Management classes offered
St. Mary’s Hospital and Clinics is partnering with Deanna English, RN, to offer an eight week series of classes on stress management. The classes will be offered at the Cottonwood Community Center on Wednesday evenings from 6:45 to 8:45 p.m. during September and October. The series is based on the Mindfulness Based Stress Reduction (MBSR) program founded at the University of Massachusetts Medical Center in 1979 which uses yoga, meditation, stretching and breathing exercises to reduce stress within the body. It was originally designed to help people with chronic pain and illness better manage their symptoms.
“The classes are helpful to people who want to cope with the stress in their lives. We cannot eliminate stressors, but we can learn to manage them so they don’t do lasting damage to our bodies,” said English. “MBSR was originally created so people with chronic pain or illness could gain some control over their symptoms. However, its uses have extended to include those who would like to lead more balanced lives.”
According to English, the classes promote an increased ability to relax, greater enthusiasm and energy and improved ability to cope with short and long term stressful situations. Techniques used in the classes include mindfulness meditation practice, stretching, deep breathing, yoga, discussions and presentations.
“Anyone of any age with any body type and any physical shape is welcome to the class. I work with people regardless of their abilities and capabilities,” said English, whose business, Emergence, is based in Grangeville. She studied with MBSR founder, Jon Kabat Zinn, received the instructor training and has taught the class for ten years, including a credit class at LCSC and another through Gritman Medical Center. Last spring she taught the class in Orofino.
Registration is limited to 25 registrants. The class must have ten enrollees. The class will be held in the Cottonwood Community Center immediately following the yoga class offered by Sue Lattin. Although the classes relate to each other neither is dependent upon the other.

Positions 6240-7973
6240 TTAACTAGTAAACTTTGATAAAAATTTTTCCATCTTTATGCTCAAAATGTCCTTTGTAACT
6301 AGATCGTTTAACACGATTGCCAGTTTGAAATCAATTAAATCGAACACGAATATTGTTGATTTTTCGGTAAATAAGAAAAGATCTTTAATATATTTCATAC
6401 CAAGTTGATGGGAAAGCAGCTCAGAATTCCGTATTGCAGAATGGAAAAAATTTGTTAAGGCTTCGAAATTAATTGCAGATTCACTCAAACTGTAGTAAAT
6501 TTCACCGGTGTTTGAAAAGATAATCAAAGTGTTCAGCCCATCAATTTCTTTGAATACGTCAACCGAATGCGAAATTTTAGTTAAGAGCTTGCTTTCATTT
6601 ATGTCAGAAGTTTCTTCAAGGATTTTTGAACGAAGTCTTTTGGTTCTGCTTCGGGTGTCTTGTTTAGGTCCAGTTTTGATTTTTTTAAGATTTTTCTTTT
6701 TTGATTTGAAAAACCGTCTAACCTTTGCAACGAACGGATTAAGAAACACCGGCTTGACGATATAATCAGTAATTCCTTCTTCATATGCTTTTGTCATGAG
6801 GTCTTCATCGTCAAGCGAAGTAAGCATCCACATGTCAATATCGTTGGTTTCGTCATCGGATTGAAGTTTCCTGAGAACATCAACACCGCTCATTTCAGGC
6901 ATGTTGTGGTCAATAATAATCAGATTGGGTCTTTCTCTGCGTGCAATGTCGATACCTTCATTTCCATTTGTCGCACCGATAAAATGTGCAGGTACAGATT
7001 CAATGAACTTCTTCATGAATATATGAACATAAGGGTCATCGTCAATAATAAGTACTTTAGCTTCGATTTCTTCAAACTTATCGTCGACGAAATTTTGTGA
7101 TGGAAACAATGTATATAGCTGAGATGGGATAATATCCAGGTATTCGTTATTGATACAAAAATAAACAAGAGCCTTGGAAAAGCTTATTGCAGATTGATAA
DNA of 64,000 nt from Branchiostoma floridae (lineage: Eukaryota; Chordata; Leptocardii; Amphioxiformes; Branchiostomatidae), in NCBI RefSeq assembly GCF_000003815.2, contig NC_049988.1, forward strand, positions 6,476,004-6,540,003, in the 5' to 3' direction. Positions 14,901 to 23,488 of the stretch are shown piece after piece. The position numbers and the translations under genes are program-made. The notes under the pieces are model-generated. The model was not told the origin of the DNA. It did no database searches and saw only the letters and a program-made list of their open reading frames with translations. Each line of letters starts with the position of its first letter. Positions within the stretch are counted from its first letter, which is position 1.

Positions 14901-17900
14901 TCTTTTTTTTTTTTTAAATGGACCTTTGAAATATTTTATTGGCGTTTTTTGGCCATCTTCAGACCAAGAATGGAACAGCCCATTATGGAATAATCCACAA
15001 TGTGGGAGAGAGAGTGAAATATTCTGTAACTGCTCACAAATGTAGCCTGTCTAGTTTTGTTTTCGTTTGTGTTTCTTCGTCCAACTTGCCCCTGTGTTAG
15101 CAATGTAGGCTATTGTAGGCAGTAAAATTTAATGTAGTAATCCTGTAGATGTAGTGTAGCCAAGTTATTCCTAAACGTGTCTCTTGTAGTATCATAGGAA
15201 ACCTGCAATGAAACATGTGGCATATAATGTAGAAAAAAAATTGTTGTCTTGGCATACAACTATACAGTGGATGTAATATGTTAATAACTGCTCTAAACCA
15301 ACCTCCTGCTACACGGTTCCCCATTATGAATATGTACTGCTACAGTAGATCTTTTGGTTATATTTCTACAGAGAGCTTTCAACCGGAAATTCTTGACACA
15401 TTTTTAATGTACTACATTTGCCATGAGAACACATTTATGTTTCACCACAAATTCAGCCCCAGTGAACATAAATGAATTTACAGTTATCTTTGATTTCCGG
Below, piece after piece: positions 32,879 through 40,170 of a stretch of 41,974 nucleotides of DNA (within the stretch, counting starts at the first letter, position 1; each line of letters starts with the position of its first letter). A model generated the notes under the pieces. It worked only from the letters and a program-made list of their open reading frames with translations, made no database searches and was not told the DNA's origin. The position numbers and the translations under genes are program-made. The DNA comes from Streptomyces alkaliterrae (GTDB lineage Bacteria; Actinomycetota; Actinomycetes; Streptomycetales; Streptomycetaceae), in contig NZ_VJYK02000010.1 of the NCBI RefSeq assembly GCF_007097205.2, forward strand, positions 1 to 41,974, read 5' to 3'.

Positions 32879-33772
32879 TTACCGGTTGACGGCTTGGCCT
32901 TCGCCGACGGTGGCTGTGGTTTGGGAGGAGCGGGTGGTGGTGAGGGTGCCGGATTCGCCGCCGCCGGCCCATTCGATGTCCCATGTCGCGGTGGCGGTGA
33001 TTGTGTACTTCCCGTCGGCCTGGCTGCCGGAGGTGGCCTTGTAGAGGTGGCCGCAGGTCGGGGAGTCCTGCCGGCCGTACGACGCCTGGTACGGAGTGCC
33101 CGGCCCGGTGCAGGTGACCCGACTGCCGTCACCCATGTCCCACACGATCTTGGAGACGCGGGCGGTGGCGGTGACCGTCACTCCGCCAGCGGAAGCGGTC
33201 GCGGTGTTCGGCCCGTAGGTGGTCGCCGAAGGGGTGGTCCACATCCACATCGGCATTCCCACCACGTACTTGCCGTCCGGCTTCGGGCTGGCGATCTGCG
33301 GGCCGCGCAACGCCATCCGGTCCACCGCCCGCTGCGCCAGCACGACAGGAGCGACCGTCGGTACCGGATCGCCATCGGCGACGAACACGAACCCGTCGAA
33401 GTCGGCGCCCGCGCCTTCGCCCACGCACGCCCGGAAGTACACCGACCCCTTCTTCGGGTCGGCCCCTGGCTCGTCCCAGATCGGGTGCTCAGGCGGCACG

“People can either take the yoga class or the MBSR class or, hopefully, they will decide to take both. The two classes really complement one another. We decided to offer the MBSR class following the yoga class so it would be convenient for those wishing to take both,” said English.
The MBSR and yoga classes will be held each Wednesday throughout September and October with a half day MBSR retreat on Saturday, October 15th. The $200 registration fee for the MBSR class covers all sessions, the half day retreat, the workbook and a set of CDs. To register call SMHC, 962-3251, by Thursday, September 1.
“The class fee is greatly reduced from those being offered around the country, but I feel there are many people who could benefit from this class that I’ve reduced it so more people can participate. It is an investment in a person’s future. We only have one body and one mind. We should take good care of it by learning to live more in the present and learn ways to let go of our stressors.”
For more information on mindfulness based stress reduction or integrative health visit English’s website: www.emergence-mindfulness.com